The Arizona Act made it a misdemeanor for an undocumented immigrant to be within the state lines of Arizona without legal documents allowing their presence in the U.S. The law was widely criticized as xenophobic and for encouraging racial profiling. It required state authorities to inquire about an individual's immigration status during an arrest when there was "reasonable suspicion" that the individual was undocumented. The law would allow police to detain anyone who they believed was in the country illegally. <strong>Status:</strong> The law was signed into law by Arizona Governor Jan Brewer on April 23, 2010, immediately generating a swirl of controversy and questions about its constitutionality. In July 2010 and February 2012, federal judges blocked different provisions of SB 1070, setting the stage for the <a href="http://www.huffingtonpost.com/2012/06/25/sb1070-ruling-supreme-court_n_1614119.html" target="_hplink">the Supreme Court decision of June 25, 2012</a> which struck down multiple provisions but upheld the controversial "papers please" provision, a centerpiece of the law which critics say will lead to racial profiling
Following Arizona's Footsteps: Georgia HB 87
The controversy over Arizona's immigration law was followed by heated debate over Georgia's own law. HB 87 required government agencies and private companies to check the immigration status of applicants. This law also limited some government benefits to people who could prove their legal status. <strong>Status:</strong> Although a federal judge temporarily blocked parts of the law considered too extreme, it went into effect on July 1st. 2011. House: 113-56 Senate: 39-17
Verifying Authorized Workers: Pennsylvania HB 1502
This bill, which was approved in 2010, bans contractors and subcontractors employ undocumented workers from having state construction contracts. The bill also protects employees who report construction sites that hire illegal workers. To ensure that contractors hire legal workers, the law requires employers to use the identification verification system E-verify, based on a compilation of legally issued Social Security numbers. <strong>Status:</strong> Approved on June 8th 2010. House: 188-6 (07/08/2010) <a href="http://www.flickr.com/photos/donkeyhotey/" target="_hplink">Flickr photo by DonkeyHotey</a>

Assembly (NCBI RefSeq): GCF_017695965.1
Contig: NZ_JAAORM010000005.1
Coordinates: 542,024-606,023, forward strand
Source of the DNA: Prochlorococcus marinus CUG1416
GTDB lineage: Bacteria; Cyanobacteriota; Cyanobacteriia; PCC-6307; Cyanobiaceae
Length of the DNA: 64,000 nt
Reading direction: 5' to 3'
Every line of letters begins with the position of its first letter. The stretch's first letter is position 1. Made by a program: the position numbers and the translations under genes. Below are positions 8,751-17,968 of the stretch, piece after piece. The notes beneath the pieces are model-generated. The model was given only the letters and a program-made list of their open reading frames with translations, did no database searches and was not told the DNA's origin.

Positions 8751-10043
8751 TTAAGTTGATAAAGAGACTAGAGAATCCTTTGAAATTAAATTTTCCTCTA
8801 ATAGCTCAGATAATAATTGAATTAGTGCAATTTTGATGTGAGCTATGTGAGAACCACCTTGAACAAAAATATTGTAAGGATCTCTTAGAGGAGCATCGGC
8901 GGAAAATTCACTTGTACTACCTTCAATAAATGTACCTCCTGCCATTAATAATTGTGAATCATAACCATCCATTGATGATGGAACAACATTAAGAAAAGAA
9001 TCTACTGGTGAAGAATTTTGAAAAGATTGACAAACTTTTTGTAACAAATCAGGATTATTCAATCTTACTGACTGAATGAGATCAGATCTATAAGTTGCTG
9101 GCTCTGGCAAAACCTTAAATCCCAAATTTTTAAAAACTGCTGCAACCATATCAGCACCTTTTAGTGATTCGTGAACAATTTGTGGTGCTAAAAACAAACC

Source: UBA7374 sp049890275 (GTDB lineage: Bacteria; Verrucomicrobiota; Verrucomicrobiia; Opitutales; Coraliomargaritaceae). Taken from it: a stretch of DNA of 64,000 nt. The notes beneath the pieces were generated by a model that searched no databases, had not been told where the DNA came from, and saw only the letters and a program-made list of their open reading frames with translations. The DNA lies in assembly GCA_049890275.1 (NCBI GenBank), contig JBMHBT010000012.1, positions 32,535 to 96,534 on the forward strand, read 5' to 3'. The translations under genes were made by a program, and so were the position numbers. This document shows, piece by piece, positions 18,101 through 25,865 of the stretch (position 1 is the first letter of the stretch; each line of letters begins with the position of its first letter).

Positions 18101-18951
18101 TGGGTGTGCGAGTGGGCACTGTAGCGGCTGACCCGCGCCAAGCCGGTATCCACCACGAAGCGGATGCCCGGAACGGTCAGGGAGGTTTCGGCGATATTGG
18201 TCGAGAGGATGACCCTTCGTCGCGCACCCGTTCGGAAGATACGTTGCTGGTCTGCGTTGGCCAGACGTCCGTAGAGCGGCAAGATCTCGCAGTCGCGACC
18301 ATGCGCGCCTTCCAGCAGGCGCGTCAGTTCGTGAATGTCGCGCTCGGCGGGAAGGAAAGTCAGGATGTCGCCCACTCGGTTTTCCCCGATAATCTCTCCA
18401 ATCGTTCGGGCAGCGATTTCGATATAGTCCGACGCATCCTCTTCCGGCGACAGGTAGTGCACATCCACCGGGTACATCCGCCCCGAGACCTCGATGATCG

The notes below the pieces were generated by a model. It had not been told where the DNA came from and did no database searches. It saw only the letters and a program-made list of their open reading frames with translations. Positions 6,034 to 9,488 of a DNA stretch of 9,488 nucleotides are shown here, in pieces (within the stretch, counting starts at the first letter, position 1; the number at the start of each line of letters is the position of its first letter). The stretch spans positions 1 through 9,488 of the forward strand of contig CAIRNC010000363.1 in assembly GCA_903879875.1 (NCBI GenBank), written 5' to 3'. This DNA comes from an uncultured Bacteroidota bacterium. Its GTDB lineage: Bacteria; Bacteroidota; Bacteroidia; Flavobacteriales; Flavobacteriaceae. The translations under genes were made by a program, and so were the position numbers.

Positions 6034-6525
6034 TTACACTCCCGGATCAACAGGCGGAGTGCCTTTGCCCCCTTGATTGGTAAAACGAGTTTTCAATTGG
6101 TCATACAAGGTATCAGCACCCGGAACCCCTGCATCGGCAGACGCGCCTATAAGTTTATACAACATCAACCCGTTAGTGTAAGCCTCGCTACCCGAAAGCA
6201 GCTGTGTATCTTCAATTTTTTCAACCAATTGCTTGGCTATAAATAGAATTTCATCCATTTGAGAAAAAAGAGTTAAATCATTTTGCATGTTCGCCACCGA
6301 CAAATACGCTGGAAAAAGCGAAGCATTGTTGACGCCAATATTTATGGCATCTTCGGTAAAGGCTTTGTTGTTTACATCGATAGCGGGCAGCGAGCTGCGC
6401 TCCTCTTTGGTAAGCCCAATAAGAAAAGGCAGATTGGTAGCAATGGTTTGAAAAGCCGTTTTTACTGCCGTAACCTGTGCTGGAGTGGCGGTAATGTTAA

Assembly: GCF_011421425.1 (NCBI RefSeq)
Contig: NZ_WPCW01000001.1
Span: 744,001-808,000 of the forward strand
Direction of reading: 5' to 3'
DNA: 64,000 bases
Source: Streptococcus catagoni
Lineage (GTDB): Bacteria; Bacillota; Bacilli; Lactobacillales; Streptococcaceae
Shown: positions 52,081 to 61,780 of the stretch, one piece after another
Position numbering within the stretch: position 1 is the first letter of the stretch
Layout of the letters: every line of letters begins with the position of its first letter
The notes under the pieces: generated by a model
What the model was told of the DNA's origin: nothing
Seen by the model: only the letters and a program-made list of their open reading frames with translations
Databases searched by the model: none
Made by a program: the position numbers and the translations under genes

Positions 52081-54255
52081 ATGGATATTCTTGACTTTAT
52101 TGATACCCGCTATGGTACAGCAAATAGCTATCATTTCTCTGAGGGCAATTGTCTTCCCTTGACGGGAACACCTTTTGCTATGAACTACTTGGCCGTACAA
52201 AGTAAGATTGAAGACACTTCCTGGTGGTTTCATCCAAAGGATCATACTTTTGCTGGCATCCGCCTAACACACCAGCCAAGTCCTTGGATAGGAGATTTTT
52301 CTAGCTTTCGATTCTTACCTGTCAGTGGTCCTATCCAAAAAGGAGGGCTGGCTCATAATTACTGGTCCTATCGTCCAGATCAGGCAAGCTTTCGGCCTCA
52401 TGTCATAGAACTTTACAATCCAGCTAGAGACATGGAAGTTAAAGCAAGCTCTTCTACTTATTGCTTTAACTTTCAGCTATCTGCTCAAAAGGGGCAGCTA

A Spin Off of Arizona: Utah HB 497
Many states tried to emulate Arizona's SB 1070 law. However, most state legislatures voted against the proposals. Utah's legislature managed to approve an immigration law based on a different argument. Taking into consideration the criticism of racial profiling in Arizona, Utah required ID cards for "guest workers" and their families. In order to get such a card workers must pay a fee and have clean records. The fees go up to $2,500 for immigrants who entered the country illegally and $1,000 for immigrants who entered the country legally but were not complying with federal immigration law, <a href="http://articles.latimes.com/2011/mar/06/nation/la-na-illegal-immigration-20110306" target="_hplink">according to the LA Times.</a> <strong>Status: </strong> Law went into effect on 03/15/2011 House: 59-15 (03/04/2011) Senate: 22-5 (03/04/2011)
The Most Comprehensive: Florida HB-1C
Florida's immigration law prohibits any restrictions on the enforcement of federal immigration law. It makes it unlawful for undocumented immigrants within the state to apply for work or work as an independent contractor. It forbids employers from hiring immigrants if they are aware of their illegal status and requires work applicants to go through the E-verify system in order to check their Social Security number. <strong>Status: </strong>effective since October 1st, 2010
The Hot Seat: Alabama HB 56
The new immigration law in Alabama is considered the toughest in the land, even harder than Arizona's SB 1070. It prohibits law enforcement officers from releasing an arrested person before his or her immigration status is determined. It does not allow undocumented immigrants to receive any state benefit, and prohibits them from enrolling in public colleges, applying for work or soliciting work in a public space. The law also prohibits landlords from renting property to undocumented immigrants, and employers from hiring them. It requires residents to prove they are citizens before they become eligible to vote. The law asked every school in the state to submit an annual report with the number of presumed undocumented students, but this part, along with others, were suspended by federal courts. <strong>Status:</strong> Approved June 2nd, 2011 House: 73-28 (04/05/2011) Senate: 23-11 (05/05/2011) <a href="http://www.flickr.com/photos/longislandwins/" target="_hplink">Flickr photo by longislandwins</a>